NSO/Slatkin in New York (28 February)

Adams
Guide to Strange Places [New York Premiere]
Beethoven orch. Mahler
Symphony No. 3 in E flat, Op.55 (Eroica)

National Symphony Orchestra
Leonard Slatkin


0 of 5 stars

Reviewed by: Susan Stempleski

Reviewed: 28 February, 2004
Venue: Carnegie Hall, New York City

In keeping with the NSO’s commitment to American music, the orchestra’s February 28 program at Carnegie Hall opened with the New York premiere of John Adams’s Guide to Strange Places. Conductor Leonard Slatkin led a crisp, energetic, decisively conducted account of a work that might otherwise sound smudgy. But that premiere was inevitably overshadowed by the performance of Beethoven’s Eroica Symphony in the edition of Gustav Mahler

Working from the century-old annotations Mahler made on his own score of the Eroica, Leonard Slatkin led the NSO in a highly stylized, obsessive and undeniably heroic performance of that sublime work, ninety-five years after Mahler himself conducted the work in Carnegie Hall. The February 28 concert was the second in a two-concert series devoted to the orchestral revisions Mahler made to two of Beethoven’s greatest symphonic works. Having been unable to attend the NSO’s performance of the Choral the previous evening, I cannot comment on that concert, but I was altogether taken with this playing of the Eroica, which was preceded by a masterful show-and-tell commentary by Slatkin.

Using the NSO to illustrate the differences between the original and the Mahler-revised versions of the Eroica, Slatkin spent about 20 minutes explaining what Mahler did and why. For a concert in 1900, Mahler wrote, “Owing to an ear complaint that ultimately left him totally deaf, Beethoven lost his indispensable and intimate contact with reality and the world of physical sound,” and then went on to cite the changes in instruments and in the size of the orchestra that had occurred since Beethoven’s death. As Slatkin pointed out, by the time of Mahler, not only were orchestras and concert halls larger than they had been in Beethoven’s day, but the instruments themselves had changed. Slatkin then demonstrated the drama and power a larger orchestra can create by having the NSO play original and Mahler versions of several brief excerpts from the Eroica’s first and third movements.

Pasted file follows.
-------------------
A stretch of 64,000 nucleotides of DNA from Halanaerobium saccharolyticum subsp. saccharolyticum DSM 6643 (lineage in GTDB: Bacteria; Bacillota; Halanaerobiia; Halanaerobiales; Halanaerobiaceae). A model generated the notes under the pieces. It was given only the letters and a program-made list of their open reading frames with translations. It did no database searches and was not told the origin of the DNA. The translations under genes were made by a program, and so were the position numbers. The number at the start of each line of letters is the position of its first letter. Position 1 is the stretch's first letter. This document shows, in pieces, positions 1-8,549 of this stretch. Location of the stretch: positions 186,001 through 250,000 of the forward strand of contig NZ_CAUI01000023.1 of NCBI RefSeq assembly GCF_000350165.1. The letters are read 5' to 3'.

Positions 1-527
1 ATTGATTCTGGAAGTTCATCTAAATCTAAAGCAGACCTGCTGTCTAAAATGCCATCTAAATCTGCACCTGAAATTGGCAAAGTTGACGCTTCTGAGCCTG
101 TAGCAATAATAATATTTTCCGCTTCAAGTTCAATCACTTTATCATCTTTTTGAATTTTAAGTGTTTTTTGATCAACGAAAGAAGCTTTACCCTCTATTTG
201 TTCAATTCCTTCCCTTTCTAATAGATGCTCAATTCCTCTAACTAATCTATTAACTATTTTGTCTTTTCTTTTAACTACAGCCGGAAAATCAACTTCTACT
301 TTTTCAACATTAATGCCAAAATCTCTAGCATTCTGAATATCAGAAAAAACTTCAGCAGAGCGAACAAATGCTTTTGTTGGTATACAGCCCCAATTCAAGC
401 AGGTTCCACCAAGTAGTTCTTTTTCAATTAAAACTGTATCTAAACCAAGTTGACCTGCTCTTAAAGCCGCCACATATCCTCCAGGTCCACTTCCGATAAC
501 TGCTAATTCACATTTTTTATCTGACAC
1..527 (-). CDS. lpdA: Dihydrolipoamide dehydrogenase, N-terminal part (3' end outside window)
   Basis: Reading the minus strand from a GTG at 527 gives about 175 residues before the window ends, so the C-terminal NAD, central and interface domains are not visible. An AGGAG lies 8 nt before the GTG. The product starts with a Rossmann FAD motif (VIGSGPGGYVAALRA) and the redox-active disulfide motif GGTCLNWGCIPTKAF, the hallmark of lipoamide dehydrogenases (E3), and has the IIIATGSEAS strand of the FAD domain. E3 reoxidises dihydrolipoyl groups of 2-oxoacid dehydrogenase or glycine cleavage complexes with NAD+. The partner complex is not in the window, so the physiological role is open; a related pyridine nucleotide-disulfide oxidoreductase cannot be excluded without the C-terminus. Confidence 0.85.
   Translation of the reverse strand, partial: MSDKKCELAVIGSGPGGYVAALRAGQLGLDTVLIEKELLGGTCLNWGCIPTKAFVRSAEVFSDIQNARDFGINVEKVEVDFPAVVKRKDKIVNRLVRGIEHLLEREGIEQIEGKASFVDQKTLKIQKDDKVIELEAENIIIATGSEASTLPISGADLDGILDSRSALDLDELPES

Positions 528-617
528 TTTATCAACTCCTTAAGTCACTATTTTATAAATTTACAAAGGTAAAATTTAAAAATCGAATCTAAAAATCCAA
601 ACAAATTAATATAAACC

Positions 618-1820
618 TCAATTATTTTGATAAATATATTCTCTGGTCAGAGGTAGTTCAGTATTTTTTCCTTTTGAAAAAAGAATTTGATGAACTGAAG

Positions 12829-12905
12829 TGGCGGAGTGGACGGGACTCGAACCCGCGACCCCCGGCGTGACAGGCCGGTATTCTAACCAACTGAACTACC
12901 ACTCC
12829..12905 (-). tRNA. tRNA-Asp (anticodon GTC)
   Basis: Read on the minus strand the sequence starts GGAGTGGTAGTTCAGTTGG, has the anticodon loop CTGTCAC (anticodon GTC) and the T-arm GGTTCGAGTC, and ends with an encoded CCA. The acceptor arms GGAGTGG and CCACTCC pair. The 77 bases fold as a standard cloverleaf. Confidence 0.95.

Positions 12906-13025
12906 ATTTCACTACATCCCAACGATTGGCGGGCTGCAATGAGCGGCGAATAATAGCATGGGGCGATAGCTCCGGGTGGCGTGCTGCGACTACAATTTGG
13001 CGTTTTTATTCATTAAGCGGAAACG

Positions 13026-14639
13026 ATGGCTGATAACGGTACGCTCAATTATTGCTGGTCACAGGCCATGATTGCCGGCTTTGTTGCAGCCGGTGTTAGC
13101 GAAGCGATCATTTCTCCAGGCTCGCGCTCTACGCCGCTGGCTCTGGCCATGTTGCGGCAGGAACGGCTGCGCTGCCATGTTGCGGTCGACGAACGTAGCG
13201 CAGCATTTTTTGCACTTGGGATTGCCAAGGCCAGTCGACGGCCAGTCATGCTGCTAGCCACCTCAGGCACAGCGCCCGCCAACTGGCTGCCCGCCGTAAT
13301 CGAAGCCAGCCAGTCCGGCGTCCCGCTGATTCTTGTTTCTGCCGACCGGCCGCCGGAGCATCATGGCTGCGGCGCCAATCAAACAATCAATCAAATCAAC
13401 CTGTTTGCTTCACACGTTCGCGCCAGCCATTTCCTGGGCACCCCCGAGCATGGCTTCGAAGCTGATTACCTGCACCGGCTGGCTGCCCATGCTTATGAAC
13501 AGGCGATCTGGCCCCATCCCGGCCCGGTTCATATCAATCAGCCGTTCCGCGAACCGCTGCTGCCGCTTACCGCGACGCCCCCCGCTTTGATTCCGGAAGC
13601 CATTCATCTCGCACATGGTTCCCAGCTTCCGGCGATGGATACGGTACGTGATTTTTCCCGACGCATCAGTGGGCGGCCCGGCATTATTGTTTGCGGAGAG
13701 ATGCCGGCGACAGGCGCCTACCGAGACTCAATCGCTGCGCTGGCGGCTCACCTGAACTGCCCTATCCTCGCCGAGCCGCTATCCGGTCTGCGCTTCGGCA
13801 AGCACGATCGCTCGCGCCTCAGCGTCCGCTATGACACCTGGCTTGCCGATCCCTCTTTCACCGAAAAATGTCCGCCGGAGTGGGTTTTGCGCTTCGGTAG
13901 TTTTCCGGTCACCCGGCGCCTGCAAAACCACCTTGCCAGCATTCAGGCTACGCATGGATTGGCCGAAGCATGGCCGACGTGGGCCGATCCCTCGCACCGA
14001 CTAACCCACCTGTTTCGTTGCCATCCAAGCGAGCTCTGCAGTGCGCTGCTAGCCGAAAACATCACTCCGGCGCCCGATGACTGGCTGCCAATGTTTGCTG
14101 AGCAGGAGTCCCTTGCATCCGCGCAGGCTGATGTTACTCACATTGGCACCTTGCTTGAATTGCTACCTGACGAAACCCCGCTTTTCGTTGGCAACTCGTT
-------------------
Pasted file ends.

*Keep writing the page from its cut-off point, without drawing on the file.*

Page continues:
The differences in how they sounded were striking, even though, as Slatkin explained, Mahler did not actually change very many notes. No melodic lines or harmonies were changed. Most of the alterations were the result of the expansion of the orchestra. Mahler frequently added instruments or doubled others to make sure particular figurations would be heard. For example, the third movement Trio, normally played by three horns, is played by six in Mahler’s version. And to a line normally played by a solo flute, Mahler added a second flute and an E-flat clarinet. And then there are changes in the way the orchestra members are seated, with the second violins seated on the outside, to the right of the conductor, the norm in Beethoven’s and Mahler’s times.

Immediately after his commentary, Slatkin led the NSO in a very emotional rendition of the Eroica that constantly underlined the drama of Mahler’s exaggerated score. Deliberate pauses between phrases and flourishes by the brass further emphasized the drama, and the enlarged brass section provided passages of brilliant sound and color in the thrilling finale. In conducting this performance, Slatkin not only gave a note-for-note modern reading of Mahler’s version, but by his own admission, he attempted to recreate Mahler’s conducting style wherever possible, highlighting drama rather than tradition. It was fascinating to see the normally calm Slatkin ripping into the music in high-old romantic style as he attempted to capture the clarity and emotion Mahler desired, with the NSO members playing as if their lives depended on it. There was a palpable sense of joy throughout the entire performance.

There is of course no way of knowing how well this NSO performance of the Eroica reflected Mahler’s intentions, and as Slatkin himself pointed out, Mahler was well-known as a spontaneous conductor and reports of how he interpreted Beethoven symphonies vary widely. Slatkin did, however, accomplish his own goal of amplifying the power and drama of the Eroica. In sum, this was a fascinating and magnificent performance that provided intriguing insights into Mahler’s approach to Beethoven.

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